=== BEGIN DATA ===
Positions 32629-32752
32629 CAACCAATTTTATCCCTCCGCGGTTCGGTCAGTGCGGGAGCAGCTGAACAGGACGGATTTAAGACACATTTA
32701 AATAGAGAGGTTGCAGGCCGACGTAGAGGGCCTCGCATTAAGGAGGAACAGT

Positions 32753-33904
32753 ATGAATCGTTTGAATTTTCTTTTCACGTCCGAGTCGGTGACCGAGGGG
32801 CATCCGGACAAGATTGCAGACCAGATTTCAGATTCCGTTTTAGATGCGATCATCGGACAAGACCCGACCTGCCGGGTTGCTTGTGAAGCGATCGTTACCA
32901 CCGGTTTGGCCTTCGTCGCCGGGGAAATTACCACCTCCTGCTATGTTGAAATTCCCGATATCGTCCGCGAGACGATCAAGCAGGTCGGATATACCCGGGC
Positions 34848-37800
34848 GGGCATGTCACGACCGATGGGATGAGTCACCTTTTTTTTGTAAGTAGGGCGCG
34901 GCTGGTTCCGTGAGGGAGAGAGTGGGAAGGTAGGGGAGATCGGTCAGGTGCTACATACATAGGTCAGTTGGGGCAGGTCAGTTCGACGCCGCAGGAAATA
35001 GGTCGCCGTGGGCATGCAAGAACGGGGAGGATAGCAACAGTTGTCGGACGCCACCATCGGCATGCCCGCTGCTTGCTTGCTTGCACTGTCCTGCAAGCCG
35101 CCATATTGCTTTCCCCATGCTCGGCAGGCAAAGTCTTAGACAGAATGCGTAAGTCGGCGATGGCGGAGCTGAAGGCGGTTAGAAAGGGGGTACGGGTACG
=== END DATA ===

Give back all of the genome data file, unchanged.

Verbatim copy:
Positions 32629-32752
32629 CAACCAATTTTATCCCTCCGCGGTTCGGTCAGTGCGGGAGCAGCTGAACAGGACGGATTTAAGACACATTTA
32701 AATAGAGAGGTTGCAGGCCGACGTAGAGGGCCTCGCATTAAGGAGGAACAGT

Positions 32753-33904
32753 ATGAATCGTTTGAATTTTCTTTTCACGTCCGAGTCGGTGACCGAGGGG
32801 CATCCGGACAAGATTGCAGACCAGATTTCAGATTCCGTTTTAGATGCGATCATCGGACAAGACCCGACCTGCCGGGTTGCTTGTGAAGCGATCGTTACCA
32901 CCGGTTTGGCCTTCGTCGCCGGGGAAATTACCACCTCCTGCTATGTTGAAATTCCCGATATCGTCCGCGAGACGATCAAGCAGGTCGGATATACCCGGGC
Positions 34848-37800
34848 GGGCATGTCACGACCGATGGGATGAGTCACCTTTTTTTTGTAAGTAGGGCGCG
34901 GCTGGTTCCGTGAGGGAGAGAGTGGGAAGGTAGGGGAGATCGGTCAGGTGCTACATACATAGGTCAGTTGGGGCAGGTCAGTTCGACGCCGCAGGAAATA
35001 GGTCGCCGTGGGCATGCAAGAACGGGGAGGATAGCAACAGTTGTCGGACGCCACCATCGGCATGCCCGCTGCTTGCTTGCTTGCACTGTCCTGCAAGCCG
35101 CCATATTGCTTTCCCCATGCTCGGCAGGCAAAGTCTTAGACAGAATGCGTAAGTCGGCGATGGCGGAGCTGAAGGCGGTTAGAAAGGGGGTACGGGTACG